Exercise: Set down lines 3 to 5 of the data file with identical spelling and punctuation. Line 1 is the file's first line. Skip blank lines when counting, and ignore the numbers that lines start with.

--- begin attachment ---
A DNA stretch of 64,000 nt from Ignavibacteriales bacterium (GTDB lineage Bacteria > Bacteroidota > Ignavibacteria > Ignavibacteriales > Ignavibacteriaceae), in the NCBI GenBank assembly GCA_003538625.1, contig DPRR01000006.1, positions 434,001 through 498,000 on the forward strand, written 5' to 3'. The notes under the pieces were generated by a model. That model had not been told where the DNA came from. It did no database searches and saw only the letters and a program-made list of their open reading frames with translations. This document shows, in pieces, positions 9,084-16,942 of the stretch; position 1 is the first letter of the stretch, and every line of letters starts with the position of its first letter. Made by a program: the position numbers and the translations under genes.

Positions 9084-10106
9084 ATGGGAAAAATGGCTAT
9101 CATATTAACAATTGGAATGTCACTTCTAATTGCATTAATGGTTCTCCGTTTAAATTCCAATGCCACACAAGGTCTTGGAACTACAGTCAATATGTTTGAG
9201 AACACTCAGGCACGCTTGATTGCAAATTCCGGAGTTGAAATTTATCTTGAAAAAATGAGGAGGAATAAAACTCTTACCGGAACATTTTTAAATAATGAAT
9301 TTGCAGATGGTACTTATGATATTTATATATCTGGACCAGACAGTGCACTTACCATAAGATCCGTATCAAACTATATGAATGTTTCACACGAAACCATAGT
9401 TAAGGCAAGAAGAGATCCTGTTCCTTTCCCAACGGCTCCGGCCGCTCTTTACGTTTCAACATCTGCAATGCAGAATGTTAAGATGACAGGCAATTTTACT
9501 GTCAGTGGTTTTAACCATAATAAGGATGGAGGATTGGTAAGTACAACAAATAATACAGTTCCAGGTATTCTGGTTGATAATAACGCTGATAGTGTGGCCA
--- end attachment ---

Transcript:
9084 ATGGGAAAAATGGCTAT
9101 CATATTAACAATTGGAATGTCACTTCTAATTGCATTAATGGTTCTCCGTTTAAATTCCAATGCCACACAAGGTCTTGGAACTACAGTCAATATGTTTGAG
9201 AACACTCAGGCACGCTTGATTGCAAATTCCGGAGTTGAAATTTATCTTGAAAAAATGAGGAGGAATAAAACTCTTACCGGAACATTTTTAAATAATGAAT